Youngest Person To Ever Be Executed By Electric Chair Was Proven Innocent 70 Years Later

George Stinney Jr. became the youngest person ever to have been executed by electric chair in the United States when he was just 14 years old, but 70 years later, he was officially exonerated for his alleged crime.

George, who was Black, was put to death in 1944 in the Jim Crow era of the South, after being accused of killing two white girls; Betty June Binnicker, 11, and Mary Emma Thames, 7.

The two girls are said to have been last seen while riding their bicycles in Alcolu, South Carolina, when they stopped to ask George and his younger sister Aime if they knew where they could find any maypops, the yellow fruit of passionflowers.

George’s father was among those who searched for the missing girls, and the next day their bodies were discovered in a ditch with multiple head injuries.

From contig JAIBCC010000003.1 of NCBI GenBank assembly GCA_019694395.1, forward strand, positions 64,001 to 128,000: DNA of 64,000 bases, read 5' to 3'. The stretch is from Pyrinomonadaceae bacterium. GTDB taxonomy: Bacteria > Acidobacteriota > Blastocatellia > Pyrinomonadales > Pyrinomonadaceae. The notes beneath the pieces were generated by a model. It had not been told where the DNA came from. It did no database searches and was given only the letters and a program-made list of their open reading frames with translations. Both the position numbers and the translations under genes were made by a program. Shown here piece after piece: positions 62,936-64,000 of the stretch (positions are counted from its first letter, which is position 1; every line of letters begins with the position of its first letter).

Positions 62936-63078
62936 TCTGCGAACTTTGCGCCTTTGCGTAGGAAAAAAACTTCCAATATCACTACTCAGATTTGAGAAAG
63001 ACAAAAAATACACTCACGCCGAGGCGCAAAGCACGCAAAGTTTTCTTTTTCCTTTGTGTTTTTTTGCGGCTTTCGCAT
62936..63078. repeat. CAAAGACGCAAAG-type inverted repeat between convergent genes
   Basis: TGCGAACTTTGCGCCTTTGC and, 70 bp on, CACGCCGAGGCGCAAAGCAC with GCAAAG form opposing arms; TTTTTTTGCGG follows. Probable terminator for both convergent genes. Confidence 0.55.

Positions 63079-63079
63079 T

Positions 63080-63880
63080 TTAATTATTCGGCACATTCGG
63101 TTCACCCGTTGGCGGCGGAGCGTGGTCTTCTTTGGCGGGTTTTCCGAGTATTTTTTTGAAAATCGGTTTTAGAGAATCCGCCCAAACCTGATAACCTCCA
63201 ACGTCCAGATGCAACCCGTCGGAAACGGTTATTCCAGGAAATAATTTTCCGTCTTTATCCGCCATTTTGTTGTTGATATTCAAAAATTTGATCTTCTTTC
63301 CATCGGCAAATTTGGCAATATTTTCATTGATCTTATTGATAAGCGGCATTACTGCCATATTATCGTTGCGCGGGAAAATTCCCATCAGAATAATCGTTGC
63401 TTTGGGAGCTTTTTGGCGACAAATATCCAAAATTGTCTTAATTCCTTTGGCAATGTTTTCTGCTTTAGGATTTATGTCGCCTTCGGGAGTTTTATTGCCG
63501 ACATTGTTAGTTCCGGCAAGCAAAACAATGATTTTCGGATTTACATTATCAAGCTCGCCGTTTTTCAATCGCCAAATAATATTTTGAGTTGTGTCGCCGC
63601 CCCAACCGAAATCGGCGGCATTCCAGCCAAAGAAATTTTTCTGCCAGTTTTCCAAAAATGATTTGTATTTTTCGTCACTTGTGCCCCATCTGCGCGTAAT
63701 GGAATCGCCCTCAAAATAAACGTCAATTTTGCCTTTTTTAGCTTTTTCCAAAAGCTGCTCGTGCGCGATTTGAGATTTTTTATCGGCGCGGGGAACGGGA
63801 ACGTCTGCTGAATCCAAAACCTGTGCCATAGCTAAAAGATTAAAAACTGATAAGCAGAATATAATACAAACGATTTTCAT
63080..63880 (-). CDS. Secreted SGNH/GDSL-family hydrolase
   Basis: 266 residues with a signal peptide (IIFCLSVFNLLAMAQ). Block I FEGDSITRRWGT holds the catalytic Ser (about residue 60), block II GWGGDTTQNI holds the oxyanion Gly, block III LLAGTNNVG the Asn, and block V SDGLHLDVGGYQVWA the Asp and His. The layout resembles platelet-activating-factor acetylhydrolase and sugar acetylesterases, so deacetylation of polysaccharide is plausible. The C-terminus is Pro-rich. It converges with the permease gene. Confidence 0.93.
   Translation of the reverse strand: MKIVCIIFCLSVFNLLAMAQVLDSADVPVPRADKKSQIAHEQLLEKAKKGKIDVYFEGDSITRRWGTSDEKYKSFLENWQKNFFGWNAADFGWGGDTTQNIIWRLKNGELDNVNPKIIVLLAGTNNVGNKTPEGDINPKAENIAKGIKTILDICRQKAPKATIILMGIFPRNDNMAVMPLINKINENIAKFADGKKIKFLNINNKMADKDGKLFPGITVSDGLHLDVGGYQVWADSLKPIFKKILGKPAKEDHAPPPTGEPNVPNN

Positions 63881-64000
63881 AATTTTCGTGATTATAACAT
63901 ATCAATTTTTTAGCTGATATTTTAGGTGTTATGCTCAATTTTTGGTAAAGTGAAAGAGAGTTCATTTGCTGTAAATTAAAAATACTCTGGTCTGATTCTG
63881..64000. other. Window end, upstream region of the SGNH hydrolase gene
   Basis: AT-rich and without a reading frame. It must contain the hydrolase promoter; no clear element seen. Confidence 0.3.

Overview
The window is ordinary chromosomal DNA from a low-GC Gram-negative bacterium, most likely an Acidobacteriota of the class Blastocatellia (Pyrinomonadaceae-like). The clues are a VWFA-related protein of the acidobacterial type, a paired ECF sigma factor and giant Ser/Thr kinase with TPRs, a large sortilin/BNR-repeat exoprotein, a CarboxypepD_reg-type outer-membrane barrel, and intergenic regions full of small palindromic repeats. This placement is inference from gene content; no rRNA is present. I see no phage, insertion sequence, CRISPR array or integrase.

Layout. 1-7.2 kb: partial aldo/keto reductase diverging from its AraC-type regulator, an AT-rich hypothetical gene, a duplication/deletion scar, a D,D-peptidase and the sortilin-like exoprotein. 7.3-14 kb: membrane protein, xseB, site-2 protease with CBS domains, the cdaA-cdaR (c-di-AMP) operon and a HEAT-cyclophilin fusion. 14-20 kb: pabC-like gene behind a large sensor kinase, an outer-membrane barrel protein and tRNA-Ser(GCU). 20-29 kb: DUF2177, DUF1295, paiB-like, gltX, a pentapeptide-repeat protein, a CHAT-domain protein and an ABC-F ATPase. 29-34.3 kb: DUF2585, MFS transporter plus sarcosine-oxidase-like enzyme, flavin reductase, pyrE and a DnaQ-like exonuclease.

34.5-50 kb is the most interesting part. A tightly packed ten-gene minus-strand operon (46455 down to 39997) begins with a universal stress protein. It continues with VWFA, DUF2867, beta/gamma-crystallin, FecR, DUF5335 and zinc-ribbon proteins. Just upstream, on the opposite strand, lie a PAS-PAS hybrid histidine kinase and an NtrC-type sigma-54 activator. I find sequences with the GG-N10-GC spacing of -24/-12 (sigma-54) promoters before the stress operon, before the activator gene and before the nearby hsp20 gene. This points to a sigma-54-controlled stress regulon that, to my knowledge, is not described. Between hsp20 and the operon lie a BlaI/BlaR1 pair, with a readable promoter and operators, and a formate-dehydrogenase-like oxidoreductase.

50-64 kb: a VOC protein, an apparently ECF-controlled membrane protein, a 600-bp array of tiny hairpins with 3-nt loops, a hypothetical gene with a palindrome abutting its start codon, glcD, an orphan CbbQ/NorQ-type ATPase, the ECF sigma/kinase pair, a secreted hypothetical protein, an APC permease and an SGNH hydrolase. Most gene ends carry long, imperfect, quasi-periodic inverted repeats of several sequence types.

When police learned the girls had been seen talking to George, they went to his home, handcuffed him and interrogated him without his parents, an attorney, or any witnesses, according to All That’s Interesting.

Police claimed George had confessed to murdering the two girls, and he later underwent a trial that lasted just two hours. A court-appointed lawyer did not call any witnesses to the stand or present any evidence to cast doubt on the prosecution’s case against George.

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